4. The current contactors are probably matched to the current motor size and 3 phase use, running a single phase 5 Hp motor through the same contactors will result in almost 3X the current and they will probably fail quickly and the wiring will overload and could catch fire.

    5. The overload protection would need to be changed to account for single phase and the increased Hp, so essentially you would need to replace the contactors and the overload protectors. Doable, but requires replacing the contactors and probably adding overload relays on the outputs. An electrician should be able to do this, the contactor and overload relay would need to be sized to the application. You also would need to consider the input current, for 5Hp single phase motor would typically be 50A feed.

    6. TENV vs. TEFC, depends on the dust level and size. Either should work acceptably in this range. A TEFC single phase will be a much more common motor, I would look for a farm duty motor which are made for heavier loads and are sealed to decrease dust and moisture from getting into the motor.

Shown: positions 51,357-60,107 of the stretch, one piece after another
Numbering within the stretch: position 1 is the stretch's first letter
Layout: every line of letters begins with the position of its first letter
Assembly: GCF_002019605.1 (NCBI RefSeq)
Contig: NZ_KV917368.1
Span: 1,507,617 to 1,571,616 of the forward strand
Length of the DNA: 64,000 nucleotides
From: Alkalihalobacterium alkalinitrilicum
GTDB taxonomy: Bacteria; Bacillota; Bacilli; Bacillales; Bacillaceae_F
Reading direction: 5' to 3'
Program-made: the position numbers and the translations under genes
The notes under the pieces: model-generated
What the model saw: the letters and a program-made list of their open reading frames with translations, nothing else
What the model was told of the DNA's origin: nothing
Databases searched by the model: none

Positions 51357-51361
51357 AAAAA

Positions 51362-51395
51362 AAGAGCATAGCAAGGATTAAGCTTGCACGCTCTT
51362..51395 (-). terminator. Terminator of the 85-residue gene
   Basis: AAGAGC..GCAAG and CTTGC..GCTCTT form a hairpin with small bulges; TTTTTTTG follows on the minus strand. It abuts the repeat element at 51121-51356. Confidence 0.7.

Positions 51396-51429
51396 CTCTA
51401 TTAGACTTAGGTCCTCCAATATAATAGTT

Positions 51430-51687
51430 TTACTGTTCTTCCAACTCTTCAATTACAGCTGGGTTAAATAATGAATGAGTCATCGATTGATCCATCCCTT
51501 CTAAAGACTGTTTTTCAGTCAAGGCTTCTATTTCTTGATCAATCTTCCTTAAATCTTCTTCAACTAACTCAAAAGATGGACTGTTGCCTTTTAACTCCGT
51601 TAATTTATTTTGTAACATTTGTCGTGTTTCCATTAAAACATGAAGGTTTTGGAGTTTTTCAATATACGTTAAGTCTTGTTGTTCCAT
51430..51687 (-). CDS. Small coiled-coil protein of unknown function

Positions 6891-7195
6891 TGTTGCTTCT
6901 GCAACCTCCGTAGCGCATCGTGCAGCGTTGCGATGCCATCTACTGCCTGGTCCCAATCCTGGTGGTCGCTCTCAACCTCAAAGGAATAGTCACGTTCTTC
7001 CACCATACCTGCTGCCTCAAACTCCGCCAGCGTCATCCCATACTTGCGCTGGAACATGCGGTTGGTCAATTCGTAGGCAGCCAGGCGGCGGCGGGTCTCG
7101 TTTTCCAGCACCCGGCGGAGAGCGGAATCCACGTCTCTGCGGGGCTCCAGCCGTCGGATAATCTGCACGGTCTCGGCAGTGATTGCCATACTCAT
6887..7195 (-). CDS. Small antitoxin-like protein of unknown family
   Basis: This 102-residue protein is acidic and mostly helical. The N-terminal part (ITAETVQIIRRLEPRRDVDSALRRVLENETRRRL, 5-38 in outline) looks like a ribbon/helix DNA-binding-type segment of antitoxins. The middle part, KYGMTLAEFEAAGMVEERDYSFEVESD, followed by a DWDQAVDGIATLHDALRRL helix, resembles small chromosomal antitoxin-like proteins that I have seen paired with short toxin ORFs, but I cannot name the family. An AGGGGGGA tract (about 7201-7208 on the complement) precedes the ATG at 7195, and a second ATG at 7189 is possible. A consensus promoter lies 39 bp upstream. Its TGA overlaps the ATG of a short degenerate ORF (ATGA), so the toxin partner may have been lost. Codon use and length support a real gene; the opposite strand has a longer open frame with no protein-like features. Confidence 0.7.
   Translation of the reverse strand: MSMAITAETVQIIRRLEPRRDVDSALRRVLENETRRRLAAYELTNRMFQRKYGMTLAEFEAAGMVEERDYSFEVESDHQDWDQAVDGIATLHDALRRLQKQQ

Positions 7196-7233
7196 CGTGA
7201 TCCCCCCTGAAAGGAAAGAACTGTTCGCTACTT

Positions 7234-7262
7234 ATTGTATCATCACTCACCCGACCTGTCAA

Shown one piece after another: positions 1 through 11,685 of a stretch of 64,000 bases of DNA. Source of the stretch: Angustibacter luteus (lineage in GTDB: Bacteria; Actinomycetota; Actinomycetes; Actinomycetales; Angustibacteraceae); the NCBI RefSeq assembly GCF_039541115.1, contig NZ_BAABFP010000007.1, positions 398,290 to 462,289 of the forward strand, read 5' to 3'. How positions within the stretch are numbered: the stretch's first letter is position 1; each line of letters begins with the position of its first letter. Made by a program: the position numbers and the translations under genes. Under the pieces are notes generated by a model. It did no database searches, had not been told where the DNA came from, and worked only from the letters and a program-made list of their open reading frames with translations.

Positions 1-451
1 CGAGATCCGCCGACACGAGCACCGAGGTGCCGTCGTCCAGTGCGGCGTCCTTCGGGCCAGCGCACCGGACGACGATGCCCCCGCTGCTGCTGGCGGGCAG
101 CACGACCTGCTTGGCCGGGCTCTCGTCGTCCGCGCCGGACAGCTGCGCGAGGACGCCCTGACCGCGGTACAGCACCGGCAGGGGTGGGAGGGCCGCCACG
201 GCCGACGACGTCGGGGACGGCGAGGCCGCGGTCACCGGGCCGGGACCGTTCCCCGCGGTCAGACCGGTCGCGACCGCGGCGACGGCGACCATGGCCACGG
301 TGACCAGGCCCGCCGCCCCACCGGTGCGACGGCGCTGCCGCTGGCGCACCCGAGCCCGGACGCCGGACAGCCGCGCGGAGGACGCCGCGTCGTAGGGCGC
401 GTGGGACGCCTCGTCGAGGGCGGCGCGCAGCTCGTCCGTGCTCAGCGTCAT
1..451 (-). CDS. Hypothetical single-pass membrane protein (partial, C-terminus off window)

7. Most likely there are other control sub-systems that need to be powered, these need to be factored into the rewiring solution.

    8. A VFD may be the easiest solution, something like the KBVF-29 is a very simple 3Hp VFD AC drive (no programming) that would replace the motor contactors and overload devices. The motor is directly wired to the output, there is a low voltage for ON/OFF run. You are running at a single speed and the same direction so you do not need any other connections. They are reasonably priced and simple to install. Alternative if you want something more full featured is the KB KBDF-29 or Teco L510-203-H1-U.

    The KBVF-29 is the simplest and most cost effective solution in my opinion and keeps the stock motor. The input wiring may need to be upsized to handle the single phase load to the VFD (10AWG for this model). Single phase motors have more pulsations which can show up as surface finish issues in lathes and surface grinders, but unlikely to be an issue in your application. A farm duty single phase 3 Hp should be equivalent HP wise to your current 3 Hp motor, so I do not see a reason to go to 5Hp single phase and it also may stress other parts of the machine that could cause more damaged if mechanically overloaded.